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Scalding

04 August 2008 by

The safety responsibilities of caterers working with hot beverages have come to the fore again following the latest scalding case - this time to a 13-month-old baby when a pot of what was reportedly ‘boiling' water fell from a Sussex café counter into his pushchair. The baby is believed to be scarred for life.

According to local press reports, the father blamed the café staff, although the café owner later said that first-aiders were on hand.

Among readers' comments to the Brighton Argus was one which said: ‘I have been in a coffee shop where this happened to a child and they had no idea what to do - training should be given in these places'.

A story in Coffee House magazine suggests that there is very little guidance on how café operators can plan their work to avoid such cases.

The magazine consulted various senior trade people but received few responses other than one vague reference to ‘duty of care'. One well-known manager observed that no supplier would dare give advice: "in a litigation-conscious society, if a case like this happens, the cafe owner will sue the advisor," he said.

The trainer Robert Henry of Another Cup, who is also behind the London School of Coffee's course on café management, has reported that he has researched health & safety and risk audits looking for guidance on the matter, and found none.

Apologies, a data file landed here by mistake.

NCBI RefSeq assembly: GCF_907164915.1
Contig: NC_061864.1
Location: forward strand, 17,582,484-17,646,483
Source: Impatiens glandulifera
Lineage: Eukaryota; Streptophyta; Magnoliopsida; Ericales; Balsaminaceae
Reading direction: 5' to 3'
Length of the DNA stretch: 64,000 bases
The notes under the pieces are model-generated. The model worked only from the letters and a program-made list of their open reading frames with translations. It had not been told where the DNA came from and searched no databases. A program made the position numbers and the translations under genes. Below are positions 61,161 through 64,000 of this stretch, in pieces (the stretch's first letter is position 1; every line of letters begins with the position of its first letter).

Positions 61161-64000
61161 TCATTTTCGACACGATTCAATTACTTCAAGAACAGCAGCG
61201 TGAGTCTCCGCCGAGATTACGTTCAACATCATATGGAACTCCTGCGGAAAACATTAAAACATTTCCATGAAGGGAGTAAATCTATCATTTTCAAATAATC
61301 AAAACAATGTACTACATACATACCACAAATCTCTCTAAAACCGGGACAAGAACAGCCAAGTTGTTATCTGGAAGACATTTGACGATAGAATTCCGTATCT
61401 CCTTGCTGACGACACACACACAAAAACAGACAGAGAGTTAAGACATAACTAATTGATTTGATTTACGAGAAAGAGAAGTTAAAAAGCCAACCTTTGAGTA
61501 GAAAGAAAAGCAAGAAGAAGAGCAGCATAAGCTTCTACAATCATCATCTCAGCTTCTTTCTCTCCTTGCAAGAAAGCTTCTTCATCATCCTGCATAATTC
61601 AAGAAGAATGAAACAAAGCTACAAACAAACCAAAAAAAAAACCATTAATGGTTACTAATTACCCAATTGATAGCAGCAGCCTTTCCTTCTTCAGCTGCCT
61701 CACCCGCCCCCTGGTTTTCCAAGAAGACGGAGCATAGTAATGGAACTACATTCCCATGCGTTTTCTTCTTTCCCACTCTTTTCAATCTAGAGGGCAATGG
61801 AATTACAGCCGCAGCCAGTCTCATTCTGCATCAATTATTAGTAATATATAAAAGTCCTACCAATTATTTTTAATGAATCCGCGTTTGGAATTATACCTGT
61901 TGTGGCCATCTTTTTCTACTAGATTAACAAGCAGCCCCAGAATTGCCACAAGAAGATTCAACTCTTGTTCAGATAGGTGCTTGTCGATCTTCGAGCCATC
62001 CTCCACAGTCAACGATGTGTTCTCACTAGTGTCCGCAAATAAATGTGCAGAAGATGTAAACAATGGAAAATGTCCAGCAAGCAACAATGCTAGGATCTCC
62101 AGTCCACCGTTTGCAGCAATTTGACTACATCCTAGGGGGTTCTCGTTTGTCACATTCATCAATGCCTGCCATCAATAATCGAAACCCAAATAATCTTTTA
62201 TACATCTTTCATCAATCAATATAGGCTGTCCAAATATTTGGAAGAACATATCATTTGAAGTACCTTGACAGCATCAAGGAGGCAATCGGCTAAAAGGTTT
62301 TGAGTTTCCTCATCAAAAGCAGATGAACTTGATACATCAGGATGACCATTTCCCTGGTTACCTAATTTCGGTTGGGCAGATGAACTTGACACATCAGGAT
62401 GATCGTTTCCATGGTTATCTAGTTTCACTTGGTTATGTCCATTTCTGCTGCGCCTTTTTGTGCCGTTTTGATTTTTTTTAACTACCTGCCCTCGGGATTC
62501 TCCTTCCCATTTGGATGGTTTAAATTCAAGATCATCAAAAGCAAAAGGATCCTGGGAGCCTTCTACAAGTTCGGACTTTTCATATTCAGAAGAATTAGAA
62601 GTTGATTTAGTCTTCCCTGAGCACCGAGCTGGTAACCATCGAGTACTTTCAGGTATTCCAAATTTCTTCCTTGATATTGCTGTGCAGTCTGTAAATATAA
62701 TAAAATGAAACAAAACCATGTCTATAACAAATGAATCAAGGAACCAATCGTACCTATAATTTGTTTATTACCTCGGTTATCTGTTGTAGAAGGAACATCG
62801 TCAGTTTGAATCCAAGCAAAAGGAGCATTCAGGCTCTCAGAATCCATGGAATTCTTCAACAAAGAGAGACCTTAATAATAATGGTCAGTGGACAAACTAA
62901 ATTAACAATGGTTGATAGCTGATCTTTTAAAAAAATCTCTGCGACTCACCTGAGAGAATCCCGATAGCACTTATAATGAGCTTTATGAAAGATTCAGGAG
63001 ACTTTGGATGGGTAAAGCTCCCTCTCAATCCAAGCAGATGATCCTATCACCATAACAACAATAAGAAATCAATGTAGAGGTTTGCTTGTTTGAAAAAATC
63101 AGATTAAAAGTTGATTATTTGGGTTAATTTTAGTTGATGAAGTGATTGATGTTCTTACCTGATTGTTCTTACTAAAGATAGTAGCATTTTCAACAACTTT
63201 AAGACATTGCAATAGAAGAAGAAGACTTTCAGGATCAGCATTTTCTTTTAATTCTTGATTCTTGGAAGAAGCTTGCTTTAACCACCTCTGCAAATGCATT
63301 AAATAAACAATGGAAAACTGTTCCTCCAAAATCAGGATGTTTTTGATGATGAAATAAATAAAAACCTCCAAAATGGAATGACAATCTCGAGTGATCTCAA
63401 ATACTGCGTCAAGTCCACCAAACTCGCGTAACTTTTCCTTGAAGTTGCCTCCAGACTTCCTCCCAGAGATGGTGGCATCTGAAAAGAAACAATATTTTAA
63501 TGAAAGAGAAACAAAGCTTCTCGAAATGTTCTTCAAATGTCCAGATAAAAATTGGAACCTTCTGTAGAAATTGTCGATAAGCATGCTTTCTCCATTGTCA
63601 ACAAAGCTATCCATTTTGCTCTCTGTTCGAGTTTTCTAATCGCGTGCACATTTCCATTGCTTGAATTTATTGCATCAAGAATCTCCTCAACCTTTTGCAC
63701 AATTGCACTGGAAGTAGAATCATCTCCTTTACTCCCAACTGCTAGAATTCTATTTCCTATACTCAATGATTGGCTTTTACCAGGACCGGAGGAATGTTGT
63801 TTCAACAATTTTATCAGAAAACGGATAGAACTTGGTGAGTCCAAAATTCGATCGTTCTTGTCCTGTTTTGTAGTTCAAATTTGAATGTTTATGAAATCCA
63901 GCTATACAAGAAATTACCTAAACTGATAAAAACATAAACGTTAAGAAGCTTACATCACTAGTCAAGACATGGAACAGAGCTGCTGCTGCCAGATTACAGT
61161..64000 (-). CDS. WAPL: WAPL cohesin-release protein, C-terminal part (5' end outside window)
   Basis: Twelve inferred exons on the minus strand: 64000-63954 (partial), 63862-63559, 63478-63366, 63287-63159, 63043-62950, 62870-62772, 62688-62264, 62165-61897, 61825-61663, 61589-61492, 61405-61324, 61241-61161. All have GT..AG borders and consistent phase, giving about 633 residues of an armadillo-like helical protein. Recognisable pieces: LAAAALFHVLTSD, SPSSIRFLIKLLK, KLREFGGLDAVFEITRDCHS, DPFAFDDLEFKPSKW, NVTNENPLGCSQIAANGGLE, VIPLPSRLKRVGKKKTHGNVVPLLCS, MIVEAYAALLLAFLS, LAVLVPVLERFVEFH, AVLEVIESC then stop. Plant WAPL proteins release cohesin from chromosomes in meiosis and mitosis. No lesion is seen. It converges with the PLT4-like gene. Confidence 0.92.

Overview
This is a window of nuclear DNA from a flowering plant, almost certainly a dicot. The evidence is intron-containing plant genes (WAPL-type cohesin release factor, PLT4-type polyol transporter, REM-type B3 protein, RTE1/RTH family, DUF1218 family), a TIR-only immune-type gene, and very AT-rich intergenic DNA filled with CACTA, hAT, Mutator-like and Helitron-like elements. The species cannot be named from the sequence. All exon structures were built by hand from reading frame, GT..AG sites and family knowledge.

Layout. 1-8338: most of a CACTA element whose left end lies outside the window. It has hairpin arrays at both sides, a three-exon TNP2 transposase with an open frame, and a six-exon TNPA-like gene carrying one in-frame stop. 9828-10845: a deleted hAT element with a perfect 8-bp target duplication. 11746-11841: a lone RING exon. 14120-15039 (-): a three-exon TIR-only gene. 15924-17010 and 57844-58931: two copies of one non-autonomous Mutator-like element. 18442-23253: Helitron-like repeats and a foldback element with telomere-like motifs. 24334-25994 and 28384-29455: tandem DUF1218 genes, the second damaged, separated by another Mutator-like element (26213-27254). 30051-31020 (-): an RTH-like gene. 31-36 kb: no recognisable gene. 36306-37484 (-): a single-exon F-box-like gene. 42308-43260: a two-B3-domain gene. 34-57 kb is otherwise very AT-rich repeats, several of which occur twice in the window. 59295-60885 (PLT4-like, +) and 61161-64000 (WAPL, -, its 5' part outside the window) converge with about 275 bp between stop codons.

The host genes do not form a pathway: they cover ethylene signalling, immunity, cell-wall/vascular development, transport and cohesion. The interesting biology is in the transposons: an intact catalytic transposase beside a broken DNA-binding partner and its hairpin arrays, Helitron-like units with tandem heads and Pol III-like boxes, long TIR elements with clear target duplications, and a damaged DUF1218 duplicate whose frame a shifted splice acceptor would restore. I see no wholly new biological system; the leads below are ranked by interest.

He has commented: "The general advice is to use hot water as close as possible to the point of dispense… and yet obviously, if you serve tea, there has to be some movement.

"Certainly, you must teach staff that a customer with a baby should be asked to sit at a table, and that you take the drink across. In general, avoid moving boiling water around."

Paul Meikle-Janney of Coffee Community, an experienced trainer and café designer, agreed that café owners should be urged to consider their working practices.

He said: "You can not get rid of all dangers in any environment which deals with hot drinks. You can put guard rails round a counter, but at some point you have to pass drinks across. Good design and layout can help to minimise accidents."

Steve Penk, UK co-ordinator for the Speciality Coffee association of Europe, has agreed: "You cannot remove the danger of hot water - but you can identify the risks, and you must maximise staff awareness of the dangers."

The history of the modern coffee business has been littered with scalding cases. The most notorious was the McDonalds case in New Mexico in 1992, when an elderly lady spilled the contents of a takeaway cup into her lap. She spent eight days in hospital, and when McDonalds refused to give her $20,000 for medical expenses, went to court . A jury awarded her $200,000 in compensatory damages, reduced to $160,000 because the jury found the customer 20% at fault in the spill. However, the jury also awarded $2.7 million in punitive damages.

Since that case, it is reported that Americans have brought 700 alleged cases of beverage scalding to court. A $10 million law suit was attempted in the USA last year, and a jury also awarded $668,000 to a man who suffered injuries from a hot beverage at a Disney theme park. In Britain, an airline recently settled a similar case for £25,000.

It was, with some cynicism, reported that the speciality coffee industry in Russia had come of age when its first scalding lawsuit occurred last year.

By Ian Boughton

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